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You searched for +publisher:"Texas A&M University" +contributor:("Villalobos, Alice R.A."). Showing records 1 – 3 of 3 total matches.

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Texas A&M University

1. Francis Stuart, Samantha D. The Pro-Antioxidant Role of Zinc Supplementation in Cadmium-Treated Choroid Plexus.

Degree: MS, Toxicology, 2014, Texas A&M University

Cadmium (Cd) is a toxic heavy metal with no known physiological function in higher order animals. Previous studies in primary cultures of neonatal rat choroid plexus (CP) epithelial cells indicated Cd induced oxidative stress and stimulated apical choline transport, and suggested zinc (Zn) supplementation might abate both oxidative stress and modulation of transport. The objective of this thesis was to elucidate how Zn, a nutritive mineral normally accumulated by CP, attenuated oxidative stress. I hypothesize that Zn, which can function as a pro-antioxidant, abates Cd-induced oxidative stress either by induction of metallothionein-1 (MT-1) or enhancement of glutathione (GSH) biochemistry. Thus, in primary cultures of neonatal rat CP epithelial cells, I characterized the effects of sub-micromolar Cd and efficacy of Zn supplementation to attenuate Cd-induced cellular and oxidative stress without or with manipulation of GSH synthesis. To characterize the Cd-induced stress response, CP epithelial cells were treated with 0 or 500 nM CdCl_(2) in serum-free medium (SFM) for 12 h; samples were collected at 3, 6, 9, and 12 h. Induction of heme oxygenase-1 (HO-1), heat-shock protein 70 (HSP70), and metallothionein-1 (MT-1) in Cd-treated cells was compared to time-matched controls by immunoblot and qRT-PCR analyses. Cd induced the catalytic and modifier subunits of glutamate-cysteine ligase (GCL), the rate-limiting enzyme in GSH synthesis. To elucidate the effects Zn supplementation in Cd-treated cells depleted of GSH, cells were supplemented for 48 h with 0 or 25 μM ZnCl_(2) alone or with 100 μM buthionine sulfoximine (BSO), an inhibitor of GCL, before treatment with 0 or 500 nM CdCl_(2) ± 100 μM BSO ± 10μM ZnCl_(2) in SFM for 12 h. By luminescence assay, intracellular GSH and oxidized glutathione (GSSG) concentrations were measured. Cd increased intracellular GSH and GSSG, but markedly decreased GSH:GSSG ratio. Inhibition of GSH synthesis exacerbated Cd-induced stress. However, Zn supplementation attenuated the stress response irrespective of BSO treatment, as per decreased induction of HSP70. These data indicate that CP adapts to low-dose Cd by up-regulation of stress proteins and GSH synthesis. Zinc supplementation also may attenuate Cd-induced cellular and oxidative stress, but cytoprotection is independent of GSH status. Advisors/Committee Members: Villalobos, Alice R.A. (advisor), Abbott, Louise (committee member), Tian, Yanan (committee member).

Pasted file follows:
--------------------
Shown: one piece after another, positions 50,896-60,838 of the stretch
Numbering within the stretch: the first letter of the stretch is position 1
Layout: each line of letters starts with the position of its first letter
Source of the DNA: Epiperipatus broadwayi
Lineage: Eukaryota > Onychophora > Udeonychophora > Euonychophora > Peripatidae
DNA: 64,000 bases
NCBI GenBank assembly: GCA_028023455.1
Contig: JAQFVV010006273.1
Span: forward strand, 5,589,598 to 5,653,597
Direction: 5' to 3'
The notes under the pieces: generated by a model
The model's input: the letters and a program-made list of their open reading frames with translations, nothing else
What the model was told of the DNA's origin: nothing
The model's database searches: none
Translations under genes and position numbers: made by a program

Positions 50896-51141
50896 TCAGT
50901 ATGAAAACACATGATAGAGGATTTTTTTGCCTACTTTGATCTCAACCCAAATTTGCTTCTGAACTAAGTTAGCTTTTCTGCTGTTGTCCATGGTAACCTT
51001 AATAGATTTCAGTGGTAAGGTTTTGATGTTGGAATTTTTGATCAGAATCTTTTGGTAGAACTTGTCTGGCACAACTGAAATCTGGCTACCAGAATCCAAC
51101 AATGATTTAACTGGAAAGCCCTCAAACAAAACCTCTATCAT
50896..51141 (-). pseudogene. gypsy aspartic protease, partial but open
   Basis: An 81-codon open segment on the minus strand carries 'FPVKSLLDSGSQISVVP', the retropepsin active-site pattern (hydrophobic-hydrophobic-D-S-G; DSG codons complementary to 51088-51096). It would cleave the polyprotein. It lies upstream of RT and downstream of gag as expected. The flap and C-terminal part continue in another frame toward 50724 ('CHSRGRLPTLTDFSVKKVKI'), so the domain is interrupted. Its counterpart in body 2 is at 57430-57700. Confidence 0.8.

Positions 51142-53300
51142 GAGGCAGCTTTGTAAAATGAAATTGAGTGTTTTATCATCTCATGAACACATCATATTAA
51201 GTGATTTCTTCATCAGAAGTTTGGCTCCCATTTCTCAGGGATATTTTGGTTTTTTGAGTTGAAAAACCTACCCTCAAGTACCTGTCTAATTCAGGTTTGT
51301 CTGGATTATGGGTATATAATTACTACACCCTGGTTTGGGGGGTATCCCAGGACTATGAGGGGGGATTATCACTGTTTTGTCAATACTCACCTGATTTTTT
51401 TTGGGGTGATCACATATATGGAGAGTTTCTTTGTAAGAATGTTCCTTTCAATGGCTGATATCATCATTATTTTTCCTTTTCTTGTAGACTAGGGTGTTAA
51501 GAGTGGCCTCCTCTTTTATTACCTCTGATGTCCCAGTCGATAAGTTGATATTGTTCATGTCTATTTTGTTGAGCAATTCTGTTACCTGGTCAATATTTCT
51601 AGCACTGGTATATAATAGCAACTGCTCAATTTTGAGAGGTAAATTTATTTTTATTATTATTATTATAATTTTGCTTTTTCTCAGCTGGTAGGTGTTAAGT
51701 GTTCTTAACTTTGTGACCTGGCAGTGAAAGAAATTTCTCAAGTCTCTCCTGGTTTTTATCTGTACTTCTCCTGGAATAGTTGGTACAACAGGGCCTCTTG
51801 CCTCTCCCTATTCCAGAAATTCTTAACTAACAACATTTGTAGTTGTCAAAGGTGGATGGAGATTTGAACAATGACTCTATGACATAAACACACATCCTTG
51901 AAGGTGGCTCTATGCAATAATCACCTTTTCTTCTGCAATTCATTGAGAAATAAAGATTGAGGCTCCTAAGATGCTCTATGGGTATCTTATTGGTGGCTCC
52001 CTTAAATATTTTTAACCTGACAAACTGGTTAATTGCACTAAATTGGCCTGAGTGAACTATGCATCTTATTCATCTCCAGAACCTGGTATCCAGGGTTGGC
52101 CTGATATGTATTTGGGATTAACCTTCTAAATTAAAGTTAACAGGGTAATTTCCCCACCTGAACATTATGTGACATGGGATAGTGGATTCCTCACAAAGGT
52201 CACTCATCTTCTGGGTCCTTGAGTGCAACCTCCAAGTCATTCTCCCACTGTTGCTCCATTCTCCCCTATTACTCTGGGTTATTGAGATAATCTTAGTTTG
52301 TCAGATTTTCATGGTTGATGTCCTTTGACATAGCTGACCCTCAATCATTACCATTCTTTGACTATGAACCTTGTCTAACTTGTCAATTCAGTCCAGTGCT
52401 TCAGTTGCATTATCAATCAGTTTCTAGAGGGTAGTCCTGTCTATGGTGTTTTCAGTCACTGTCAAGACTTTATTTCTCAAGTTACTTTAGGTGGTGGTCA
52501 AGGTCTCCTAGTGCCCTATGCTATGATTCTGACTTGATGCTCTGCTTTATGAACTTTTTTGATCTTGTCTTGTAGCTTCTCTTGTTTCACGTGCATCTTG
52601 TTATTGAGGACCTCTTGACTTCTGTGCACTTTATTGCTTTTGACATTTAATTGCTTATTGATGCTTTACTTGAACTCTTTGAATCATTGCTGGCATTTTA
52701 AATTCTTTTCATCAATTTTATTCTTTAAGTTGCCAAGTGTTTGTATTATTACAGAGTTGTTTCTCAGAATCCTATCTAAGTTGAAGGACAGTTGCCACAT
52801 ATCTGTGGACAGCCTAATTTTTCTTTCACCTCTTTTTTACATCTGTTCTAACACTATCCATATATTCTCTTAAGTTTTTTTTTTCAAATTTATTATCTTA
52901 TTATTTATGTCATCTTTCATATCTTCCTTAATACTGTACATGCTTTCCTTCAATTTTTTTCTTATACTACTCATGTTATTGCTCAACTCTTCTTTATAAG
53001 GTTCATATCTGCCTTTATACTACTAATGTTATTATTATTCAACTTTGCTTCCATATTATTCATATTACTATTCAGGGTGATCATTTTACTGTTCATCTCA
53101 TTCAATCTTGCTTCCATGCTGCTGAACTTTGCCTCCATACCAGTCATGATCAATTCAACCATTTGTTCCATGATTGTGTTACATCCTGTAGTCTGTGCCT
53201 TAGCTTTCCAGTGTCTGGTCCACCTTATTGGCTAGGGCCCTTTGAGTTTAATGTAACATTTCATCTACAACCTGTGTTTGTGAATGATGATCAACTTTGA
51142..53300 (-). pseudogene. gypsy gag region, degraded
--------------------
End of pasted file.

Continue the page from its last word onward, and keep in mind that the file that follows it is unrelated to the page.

Subjects/Keywords: choroid plexus; cadmium; zinc; oxidative stress; glutathione; metallothionein; heat-shock protein 70; hemeoxygenase

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APA · Chicago · MLA · Vancouver · CSE | Export to Zotero / EndNote / Reference Manager

APA (6th Edition):

Francis Stuart, S. D. (2014). The Pro-Antioxidant Role of Zinc Supplementation in Cadmium-Treated Choroid Plexus. (Masters Thesis). Texas A&M University. Retrieved from http://hdl.handle.net/1969.1/152822

Chicago Manual of Style (16th Edition):

Francis Stuart, Samantha D. “The Pro-Antioxidant Role of Zinc Supplementation in Cadmium-Treated Choroid Plexus.” 2014. Masters Thesis, Texas A&M University. Accessed March 01, 2021. http://hdl.handle.net/1969.1/152822.

MLA Handbook (7th Edition):

Francis Stuart, Samantha D. “The Pro-Antioxidant Role of Zinc Supplementation in Cadmium-Treated Choroid Plexus.” 2014. Web. 01 Mar 2021.

Vancouver:

Francis Stuart SD. The Pro-Antioxidant Role of Zinc Supplementation in Cadmium-Treated Choroid Plexus. [Internet] [Masters thesis]. Texas A&M University; 2014. [cited 2021 Mar 01]. Available from: http://hdl.handle.net/1969.1/152822.

Council of Science Editors:

Francis Stuart SD. The Pro-Antioxidant Role of Zinc Supplementation in Cadmium-Treated Choroid Plexus. [Masters Thesis]. Texas A&M University; 2014. Available from: http://hdl.handle.net/1969.1/152822